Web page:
Tuesday, 25 March 2014

Lessons in Hybrid Meetings: Hybrid or not?

With the rising interest in hybrid meetings - a meeting or event with at least one group of face-to-face participants connecting with other participants in one or more additional locations - planners have to ensure they are choosing options that not only fit their budgets, but also suit their members. Whether your goals are to increase revenues, improve performance or grow your membership, associations should start small and set realistic expectations. To ensure the success of your hybrid initiative, it is crucial to manage expectations of both the association executives and your members.

The hybrid model is so new that most association staff make incorrect assumptions about it. Hybrid meeting planners need to provide a clear rationale to both management and attendees that explains why the meeting is organized as a Hybrid and what they will be getting. If attendees are expecting the format of a talk show and they get a lecture from someone in a two-inch window, they’re going to have trouble staying engaged.

Questions to ask to help determine if you should produce a hybrid meeting or event:

  • What problem might a hybrid meeting address, and how?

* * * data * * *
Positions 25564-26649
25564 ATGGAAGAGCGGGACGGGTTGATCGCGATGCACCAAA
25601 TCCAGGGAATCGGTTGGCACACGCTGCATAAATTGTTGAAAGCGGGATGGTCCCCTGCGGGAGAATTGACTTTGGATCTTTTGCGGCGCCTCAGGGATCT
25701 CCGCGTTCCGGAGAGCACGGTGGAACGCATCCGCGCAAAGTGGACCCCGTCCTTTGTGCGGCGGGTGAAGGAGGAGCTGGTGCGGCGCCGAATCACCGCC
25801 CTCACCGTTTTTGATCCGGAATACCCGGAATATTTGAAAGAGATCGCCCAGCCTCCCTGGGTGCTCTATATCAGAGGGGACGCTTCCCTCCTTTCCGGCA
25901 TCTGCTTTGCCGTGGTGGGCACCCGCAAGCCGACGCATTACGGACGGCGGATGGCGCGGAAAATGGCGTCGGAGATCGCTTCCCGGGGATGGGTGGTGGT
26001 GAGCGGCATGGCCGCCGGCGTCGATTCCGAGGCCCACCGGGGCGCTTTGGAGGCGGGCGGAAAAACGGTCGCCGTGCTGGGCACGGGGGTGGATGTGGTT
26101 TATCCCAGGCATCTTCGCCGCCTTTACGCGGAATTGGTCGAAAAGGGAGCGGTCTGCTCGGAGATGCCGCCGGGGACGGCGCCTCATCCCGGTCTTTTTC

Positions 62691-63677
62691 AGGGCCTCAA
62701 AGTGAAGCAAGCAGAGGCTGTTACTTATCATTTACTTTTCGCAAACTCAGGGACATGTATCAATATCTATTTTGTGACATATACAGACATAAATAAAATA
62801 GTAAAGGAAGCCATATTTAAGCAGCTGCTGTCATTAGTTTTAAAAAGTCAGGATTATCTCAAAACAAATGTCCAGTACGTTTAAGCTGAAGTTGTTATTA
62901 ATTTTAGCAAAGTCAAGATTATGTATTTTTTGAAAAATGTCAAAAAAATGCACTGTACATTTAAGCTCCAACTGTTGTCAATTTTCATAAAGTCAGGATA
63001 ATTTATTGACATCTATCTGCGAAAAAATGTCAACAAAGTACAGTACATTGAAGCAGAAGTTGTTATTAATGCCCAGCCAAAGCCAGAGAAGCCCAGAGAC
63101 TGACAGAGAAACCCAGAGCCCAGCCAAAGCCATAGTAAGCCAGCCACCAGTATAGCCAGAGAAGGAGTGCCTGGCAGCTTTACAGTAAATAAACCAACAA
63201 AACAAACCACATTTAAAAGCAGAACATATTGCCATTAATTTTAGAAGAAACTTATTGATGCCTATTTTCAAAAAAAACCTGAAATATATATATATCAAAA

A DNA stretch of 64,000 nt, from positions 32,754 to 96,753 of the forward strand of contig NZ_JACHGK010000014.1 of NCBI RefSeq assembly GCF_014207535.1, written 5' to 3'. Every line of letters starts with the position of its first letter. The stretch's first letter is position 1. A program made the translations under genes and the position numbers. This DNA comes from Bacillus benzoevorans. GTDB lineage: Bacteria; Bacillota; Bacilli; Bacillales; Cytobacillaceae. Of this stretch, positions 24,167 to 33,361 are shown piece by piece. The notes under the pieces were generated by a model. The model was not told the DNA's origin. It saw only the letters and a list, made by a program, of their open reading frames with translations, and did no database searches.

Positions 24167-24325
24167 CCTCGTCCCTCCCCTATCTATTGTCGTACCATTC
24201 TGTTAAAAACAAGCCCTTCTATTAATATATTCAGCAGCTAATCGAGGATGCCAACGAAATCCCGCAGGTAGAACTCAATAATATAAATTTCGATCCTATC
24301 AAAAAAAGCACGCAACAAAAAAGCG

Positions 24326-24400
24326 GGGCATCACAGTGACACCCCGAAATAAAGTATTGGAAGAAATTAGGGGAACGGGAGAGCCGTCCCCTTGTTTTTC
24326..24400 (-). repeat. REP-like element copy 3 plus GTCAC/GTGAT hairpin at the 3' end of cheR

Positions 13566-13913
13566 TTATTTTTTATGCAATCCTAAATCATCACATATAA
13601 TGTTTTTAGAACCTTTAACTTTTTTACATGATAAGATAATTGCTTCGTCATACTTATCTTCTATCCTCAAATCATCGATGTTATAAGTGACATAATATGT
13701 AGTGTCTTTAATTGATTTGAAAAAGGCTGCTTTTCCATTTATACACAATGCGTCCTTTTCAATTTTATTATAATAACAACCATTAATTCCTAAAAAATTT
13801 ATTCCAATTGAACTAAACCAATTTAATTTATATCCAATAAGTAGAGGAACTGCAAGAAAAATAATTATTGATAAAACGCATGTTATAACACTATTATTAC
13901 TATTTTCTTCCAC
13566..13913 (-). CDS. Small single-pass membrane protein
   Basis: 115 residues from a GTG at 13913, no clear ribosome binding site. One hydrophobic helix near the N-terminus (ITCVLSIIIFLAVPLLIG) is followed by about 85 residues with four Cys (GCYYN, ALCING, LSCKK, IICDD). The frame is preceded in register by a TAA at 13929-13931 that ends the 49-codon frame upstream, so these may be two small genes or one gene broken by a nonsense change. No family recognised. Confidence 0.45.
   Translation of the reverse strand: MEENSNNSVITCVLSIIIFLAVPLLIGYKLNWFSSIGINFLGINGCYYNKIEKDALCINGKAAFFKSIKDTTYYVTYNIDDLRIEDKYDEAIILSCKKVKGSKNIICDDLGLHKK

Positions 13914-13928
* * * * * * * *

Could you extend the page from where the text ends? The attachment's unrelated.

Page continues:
• What opportunity might a hybrid meeting provide, and how?
  • Which elements of your live event might be enhanced, and how? 
  • What strategic objectives would a hybrid event achieve or support?
  • What is the competition doing? Are they engaging your members more efficiently than you are?
  • According to your membership surveys and attendance data, what are the main sources of value in your current physical events? 
    • In what ways could this value be transferred and/or enhanced online? For whom?

Producing a hybrid meeting for the first time does take more time than planning a face-to-face meeting. After two or three hybrid meetings, this is no longer true. Initially, though, the planning process does become more elaborate as you coordinate for TWO audiences.

In my opinion, hybrid meetings are a way to enhance what your association is already doing well. Does your meeting bring in exceptional keynotes? Does your association produce innovative and engaging sessions?

Offering one or two keynote presentations as a webcast lets non-members “see what they are missing”, but the captured content now becomes a strategic tool for the association. The content can be re-purposed as a promotional tool for the meeting, a financial opportunity through the sale of the recording, or a member benefit by offering a copy of the recording for free in your resource library.

By embracing hybrid meetings, we as planners are able to show that we have the skills necessary to address the expectations of our members while demonstrating a clear commitment to innovation and new ways of adding value to our meetings.

Next lesson: Getting buy-in from senior management

Mahoganey Jones is a Certified Meeting Professional and Digital Event Strategist with a background in continuing professional development.  She has a proven success record in planning meetings and events that boost revenues and increase brand awareness. She specializes in ensuring all details are considered and that all targets are met and/or exceeded.

Image courtesy of ddpavumba / FreeDigitalPhotos.net

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